The child was afraid. She sat beside the creek casting pebbles one after another into the stream.
—If I can hit that log it mightn’t happen, she said to herself. Maybe in ten throws I can hit the log.
Six, seven, eight, nine, ten—every one went wide. She drew herself up slowly and walked to the paddock where the new roan bull paced back and forth.
—I’m not scared, she said aloud. I’m not a bit scared, she repeated louder still, hoping that with the loudness of her voice she might drown her fear. I’m not scared of anything. I’d go under the slip-rails and walk right across the paddock, I would. I’d wear my red coat too. I’m not scared of anything.
She stood quite still, quiet now, listening inside her mind to see if her boasting had stilled the fear. She took up a stick that lay by the fence, and swished at the tall thistles growing along the path. Swish! swish! The prickly purple heads lay bruised where she had passed. A rusty old kerosene tin that had been used to carry feed to the hens lay by the fowl run. She picked it up and beat against it violently with the stick. Her mother appeared at the kitchen door.
—Julie, stop that noise! You’ll waken Teddy, and I’ve just got him off to sleep. Whatever has come over you? Put down that tin at once, and come in and wipe up for me.
After one last defiant bang on the tin, the little girl threw it down and, still holding the stick, advanced slowly towards her mother. The woman leaning against the door post was young and her usually slim body was heavy now with child. Her face was pale. Some wisps of straight fair hair, escaping from the knot at the back of her head hung untidily down her neck.
At the sight of her mother Fear once again gnawed at the child, and fiercely she beat at the geraniums growing by the back stairs. Her mother, galvanized into action, seized the stick and, breathing heavily with the effort, gave the child a couple of sound blows.
—You naughty little girl. You’ve ruined my lovely geraniums. Oh, why are you so naughty, Julie. You’ve always been so good and such a help to me, but today some demon seems to have got into you.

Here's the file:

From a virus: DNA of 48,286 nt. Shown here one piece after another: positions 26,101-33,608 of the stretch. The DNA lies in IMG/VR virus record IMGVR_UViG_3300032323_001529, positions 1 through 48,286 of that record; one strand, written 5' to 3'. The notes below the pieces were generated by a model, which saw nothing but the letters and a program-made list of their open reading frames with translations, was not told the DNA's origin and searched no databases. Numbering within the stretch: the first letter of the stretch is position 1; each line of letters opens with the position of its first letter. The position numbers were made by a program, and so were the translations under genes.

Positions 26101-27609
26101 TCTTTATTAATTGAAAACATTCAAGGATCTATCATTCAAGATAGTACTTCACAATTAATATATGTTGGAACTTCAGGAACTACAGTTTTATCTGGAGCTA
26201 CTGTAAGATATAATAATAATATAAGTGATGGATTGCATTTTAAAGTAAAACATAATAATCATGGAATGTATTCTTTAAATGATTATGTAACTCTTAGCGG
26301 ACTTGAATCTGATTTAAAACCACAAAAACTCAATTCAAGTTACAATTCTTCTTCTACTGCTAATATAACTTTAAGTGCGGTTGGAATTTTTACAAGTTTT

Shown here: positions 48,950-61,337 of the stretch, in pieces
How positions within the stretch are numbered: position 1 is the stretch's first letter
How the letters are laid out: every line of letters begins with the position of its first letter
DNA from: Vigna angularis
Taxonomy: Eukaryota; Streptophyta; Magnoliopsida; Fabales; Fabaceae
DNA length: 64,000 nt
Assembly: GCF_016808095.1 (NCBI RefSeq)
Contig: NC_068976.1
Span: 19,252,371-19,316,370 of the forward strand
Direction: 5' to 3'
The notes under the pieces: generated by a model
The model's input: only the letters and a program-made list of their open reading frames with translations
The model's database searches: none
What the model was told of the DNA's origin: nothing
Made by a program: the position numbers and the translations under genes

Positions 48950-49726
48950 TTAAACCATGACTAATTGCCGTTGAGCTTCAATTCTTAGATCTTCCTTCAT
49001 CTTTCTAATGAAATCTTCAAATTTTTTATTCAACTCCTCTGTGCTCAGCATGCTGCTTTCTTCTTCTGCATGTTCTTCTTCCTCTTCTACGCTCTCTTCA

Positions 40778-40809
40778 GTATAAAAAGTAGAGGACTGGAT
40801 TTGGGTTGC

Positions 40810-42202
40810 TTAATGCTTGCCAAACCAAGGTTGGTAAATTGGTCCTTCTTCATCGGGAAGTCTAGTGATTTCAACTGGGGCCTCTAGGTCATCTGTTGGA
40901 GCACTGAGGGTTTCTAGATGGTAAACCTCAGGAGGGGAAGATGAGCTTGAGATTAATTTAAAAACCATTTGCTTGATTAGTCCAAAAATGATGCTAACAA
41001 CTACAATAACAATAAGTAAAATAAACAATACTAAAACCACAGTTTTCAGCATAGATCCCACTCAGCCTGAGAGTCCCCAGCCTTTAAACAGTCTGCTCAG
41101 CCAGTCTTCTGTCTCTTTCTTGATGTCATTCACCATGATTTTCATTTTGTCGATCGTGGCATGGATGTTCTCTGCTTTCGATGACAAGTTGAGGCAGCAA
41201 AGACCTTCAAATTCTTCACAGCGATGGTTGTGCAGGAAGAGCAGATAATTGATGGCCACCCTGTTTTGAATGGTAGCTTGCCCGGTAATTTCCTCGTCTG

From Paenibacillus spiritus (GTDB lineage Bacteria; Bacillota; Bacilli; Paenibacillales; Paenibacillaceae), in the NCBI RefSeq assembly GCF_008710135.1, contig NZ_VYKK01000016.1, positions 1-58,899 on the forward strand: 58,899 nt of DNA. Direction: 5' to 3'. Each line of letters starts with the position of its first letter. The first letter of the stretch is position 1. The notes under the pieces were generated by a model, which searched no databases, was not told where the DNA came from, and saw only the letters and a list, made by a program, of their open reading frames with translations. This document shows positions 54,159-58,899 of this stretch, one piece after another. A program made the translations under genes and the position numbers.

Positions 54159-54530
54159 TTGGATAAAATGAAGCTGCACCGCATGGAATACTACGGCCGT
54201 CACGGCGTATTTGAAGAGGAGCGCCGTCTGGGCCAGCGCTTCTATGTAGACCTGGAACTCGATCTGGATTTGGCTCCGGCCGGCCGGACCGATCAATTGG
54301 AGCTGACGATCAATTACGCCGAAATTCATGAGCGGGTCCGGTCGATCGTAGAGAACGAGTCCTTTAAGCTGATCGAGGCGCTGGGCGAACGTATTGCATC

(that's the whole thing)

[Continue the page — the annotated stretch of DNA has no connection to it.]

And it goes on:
Sitting down on the steps the woman began to cry weakly. The child threw her arms around her mother’s neck and pressed the untidy head fiercely against her thin little body.
—I’m sorry. Mum. I didn’t mean it. Truly I didn’t, Mum.
—It’s so hard to get anything to grow in this stony earth. and they were coming on so well… Oh, there’s Teddy awake again. He’s that fretful today! D’you think you could do the dishes for me, Julie? Your father will be in for his dinner in half an hour. and I haven’t got the fire lit even.
—I’ll do them. Mum. I’ll wash and wipe too. I’ll do them real clean for you.
—That’s more like my little girl…. All right, Teddy, Mummy’s coming…. I’ll lift the hot water over for you, Julie.
The child stood on a small stool to reach the table on which the breakfast dishes were stacked beside the tin washing-up dish. Slowly, with deliberate care, she washed the cups and set them to drain on the bent tin tray; then the saucers, resting each carefully against its own cup. Now the plates. Suddenly, as she lifted the first plate and looked at the pattern: of delicate pink roses twining among little bunches of blue forget-me-nots, her eyes dilated and a chill of fear ran down her spine, paralyzing her will. Grandmother’s plate! Grandmother! The Fear that activity had quietened for a while leapt into flame. Grandmother, then Grandfather, then her little sister Joanie, then the new baby had all disappeared, one by one into the Hospital never to return. And now Mother was to go. She had heard her tell Miss Blane the school teacher: ‘I’m going into the hospital this time. I expect to go next month’. The HOSPITAL, that monster, which must be fed!
At school, she had heard Miss Blane telling the older children the story of a Monster to which the fairest maidens of the land must be sacrificed to satisfy its hunger, and her mind travelled back.
—Where’s my Grandma? three-year-old Julie had demanded.
—She’s gone to the hospital, she had been told. Later she had asked: When’s my Grandma coming home from the hospital? Father had said, stroking her hair: Grandma isn’t coming home, Julie; she’s gone to God. But Julie knew that she had gone to the hospital, and when at school a visiting clergyman had asked, ‘What is God’s house?’ Julie had replied unhesitatingly, The hospital. Then, when she was four years old Julie’s grandfather had gone to the hospital. Will Grandpa come back? she had asked.
—Of course, Julie, Mother had said. Watching eagerly each day for the mail car, Julie had waited, but Grandpa had not come back, and Mother, in a storm of tears, had told her that God had taken Grandpa.